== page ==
Difference between revisions of "The Fibonacci sequence"

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(some tidying to clarify connections)
("fairly fast version" is actually linear in n)
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fib n = fib (n-1) + fib (n-2)
 
fib n = fib (n-1) + fib (n-2)
 
</haskell>
 
</haskell>
This implementation takes time ''O(fib n)''.
+
This implementation requires ''O(fib n)'' additions.
   
 
== Linear operation implementations ==
 
== Linear operation implementations ==
  +
 
=== A fairly fast version, using some identities ===
  +
 
<haskell>
 
fib 0 = 0
 
fib 1 = 1
 
fib n | even n = f1 * (f1 + 2 * f2)
 
| n `mod` 4 == 1 = (2 * f1 + f2) * (2 * f1 - f2) + 2
 
| otherwise = (2 * f1 + f2) * (2 * f1 - f2) - 2
 
where k = n `div` 2
 
f1 = fib k
 
f2 = fib (k-1)
 
</haskell>
  +
  +
=== Using the infinite list of Fibonacci numbers ===
   
 
One can compute the first ''n'' Fibonacci numbers with ''O(n)'' additions.
 
One can compute the first ''n'' Fibonacci numbers with ''O(n)'' additions.
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</haskell>
 
</haskell>
   
=== Canonical zipWith implementation ===
+
==== Canonical zipWith implementation ====
   
 
<haskell>
 
<haskell>
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</haskell>
 
</haskell>
   
=== With scanl ===
+
==== With scanl ====
   
 
<haskell>
 
<haskell>
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</haskell>
 
</haskell>
   
=== With unfoldr ===
+
==== With unfoldr ====
   
 
<haskell>
 
<haskell>
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</haskell>
 
</haskell>
   
=== With iterate ===
+
==== With iterate ====
   
 
<haskell>
 
<haskell>
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</haskell>
 
</haskell>
 
This technique works for any linear recurrence.
 
This technique works for any linear recurrence.
 
=== A fairly fast version, using some identities ===
 
 
<haskell>
 
fib 0 = 0
 
fib 1 = 1
 
fib n | even n = f1 * (f1 + 2 * f2)
 
| n `mod` 4 == 1 = (2 * f1 + f2) * (2 * f1 - f2) + 2
 
| otherwise = (2 * f1 + f2) * (2 * f1 - f2) - 2
 
where k = n `div` 2
 
f1 = fib k
 
f2 = fib (k-1)
 
</haskell>
 
   
 
=== Another fast fib ===
 
=== Another fast fib ===

Revision as of 10:25, 19 August 2008

Implementing the Fibonacci sequence is considered the "Hello, world!" of Haskell programming. This page collects Haskell implementations of the sequence.

Naive definition

The standard definition can be expressed directly:

fib 0 = 0
fib 1 = 1
fib n = fib (n-1) + fib (n-2)

This implementation requires O(fib n) additions.

Linear operation implementations

A fairly fast version, using some identities

fib 0 = 0
fib 1 = 1
fib n | even n         = f1 * (f1 + 2 * f2)
      | n `mod` 4 == 1 = (2 * f1 + f2) * (2 * f1 - f2) + 2
      | otherwise      = (2 * f1 + f2) * (2 * f1 - f2) - 2
   where k = n `div` 2
         f1 = fib k
         f2 = fib (k-1)

Using the infinite list of Fibonacci numbers

One can compute the first n Fibonacci numbers with O(n) additions. If fibs is the infinite list of Fibonacci numbers, one can define

fib n = fibs!!n

Canonical zipWith implementation

fibs = 0 : 1 : zipWith (+) fibs (tail fibs)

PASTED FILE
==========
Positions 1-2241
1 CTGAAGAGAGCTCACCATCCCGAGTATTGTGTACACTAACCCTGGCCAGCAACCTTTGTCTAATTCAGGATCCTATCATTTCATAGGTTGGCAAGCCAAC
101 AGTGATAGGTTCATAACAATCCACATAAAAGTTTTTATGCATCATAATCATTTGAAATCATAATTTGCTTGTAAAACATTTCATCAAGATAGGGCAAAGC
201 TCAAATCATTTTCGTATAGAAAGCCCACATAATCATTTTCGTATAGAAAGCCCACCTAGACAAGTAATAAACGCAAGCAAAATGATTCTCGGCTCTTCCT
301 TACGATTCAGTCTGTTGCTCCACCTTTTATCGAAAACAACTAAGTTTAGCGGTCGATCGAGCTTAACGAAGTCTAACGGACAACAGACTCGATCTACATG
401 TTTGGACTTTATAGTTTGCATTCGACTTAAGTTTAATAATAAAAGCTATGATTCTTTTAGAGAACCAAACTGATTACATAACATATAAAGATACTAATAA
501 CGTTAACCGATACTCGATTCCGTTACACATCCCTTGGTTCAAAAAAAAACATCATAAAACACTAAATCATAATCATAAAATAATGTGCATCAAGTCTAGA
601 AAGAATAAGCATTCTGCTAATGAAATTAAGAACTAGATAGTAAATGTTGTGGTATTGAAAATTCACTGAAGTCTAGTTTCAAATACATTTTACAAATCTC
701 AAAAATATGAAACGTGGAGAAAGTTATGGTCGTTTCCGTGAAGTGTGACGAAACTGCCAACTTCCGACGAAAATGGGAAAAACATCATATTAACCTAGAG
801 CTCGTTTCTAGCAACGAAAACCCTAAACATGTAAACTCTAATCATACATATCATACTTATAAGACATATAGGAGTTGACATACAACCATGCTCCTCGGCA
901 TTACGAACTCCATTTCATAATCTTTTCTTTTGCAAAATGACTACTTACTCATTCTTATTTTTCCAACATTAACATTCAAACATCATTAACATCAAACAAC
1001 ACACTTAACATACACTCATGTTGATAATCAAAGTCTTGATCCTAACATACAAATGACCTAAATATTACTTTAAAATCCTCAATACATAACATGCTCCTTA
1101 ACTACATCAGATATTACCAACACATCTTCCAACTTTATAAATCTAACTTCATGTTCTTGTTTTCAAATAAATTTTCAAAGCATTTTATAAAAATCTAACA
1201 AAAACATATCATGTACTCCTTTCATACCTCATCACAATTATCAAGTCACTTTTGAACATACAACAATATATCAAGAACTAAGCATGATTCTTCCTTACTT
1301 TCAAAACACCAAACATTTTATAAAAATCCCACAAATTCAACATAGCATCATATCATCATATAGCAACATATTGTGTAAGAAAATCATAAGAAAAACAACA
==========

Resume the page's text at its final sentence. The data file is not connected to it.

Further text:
With scanl

fibs = scanl (+) 0 (1:fibs)
fibs = 0 : scanl (+) 0 fibs

The recursion can be replaced with fix:

fibs = fix (scanl (+) 0 . (1:))
fibs = fix ((0:) . scanl (+) 1)

With unfoldr

fibs = unfoldr (\(a,b) -> Just (a,(b,a+b))) (0,1)

With iterate

fibs = map fst $ iterate (\(a,b) -> (b,a+b)) (0,1)

Logarithmic operation implementations

Using 2x2 matrices

The argument of iterate above is a linear transformation, so we can represent it as matrix and compute the nth power of this matrix with O(log n) multiplications and additions. For example, using the simple matrix implementation in Prelude extensions,

fib n = head (apply (Matrix [[0,1], [1,1]] ^ n) [0,1])

This technique works for any linear recurrence.

Another fast fib

fib = fst . fib2

-- | Return (fib n, fib (n + 1))
fib2 0 = (1, 1)
fib2 1 = (1, 2)
fib2 n
 | even n    = (a*a + b*b, c*c - a*a)
 | otherwise = (c*c - a*a, b*b + c*c)
 where (a,b) = fib2 (n `div` 2 - 1)
       c     = a + b

Fastest Fib in the West

This was contributed by wli (It assumes that the sequence starts with 1.)

import Data.List

fib1 n = snd . foldl fib' (1, 0) . map (toEnum . fromIntegral) $ unfoldl divs n
    where
        unfoldl f x = case f x of
                Nothing     -> []
                Just (u, v) -> unfoldl f v ++ [u]

        divs 0 = Nothing
        divs k = Just (uncurry (flip (,)) (k `divMod` 2))

        fib' (f, g) p
            | p         = (f*(f+2*g), f^2 + g^2)
            | otherwise = (f^2+g^2,   g*(2*f-g))

An even faster version, given later by wli on the IRC channel.

import Data.List
import Data.Bits

fib :: Int -> Integer
fib n = snd . foldl' fib' (1, 0) $ dropWhile not $
            [testBit n k | k <- let s = bitSize n in [s-1,s-2..0]]
    where
        fib' (f, g) p
            | p         = (f*(f+2*g), ss)
            | otherwise = (ss, g*(2*f-g))
            where ss = f*f+g*g

Constant-time implementations

The Fibonacci numbers can be computed in constant time using Binet's formula. However, that only works well within the range of floating-point numbers available on your platform. Implementing Binet's formula in such a way that it computes exact results for all integers generally doesn't result in a terribly efficient implementation when compared to the programs above which use a logarithmic number of operations (and work in linear time).

Beyond that, you can use unlimited-precision floating-point numbers, but the result will probably not be any better than the log-time implementations above.

Using Binet's formula

fib n = round $ phi ** fromIntegral n / sq5
  where
    sq5 = sqrt 5 :: Double
    phi = (1 + sq5) / 2

See also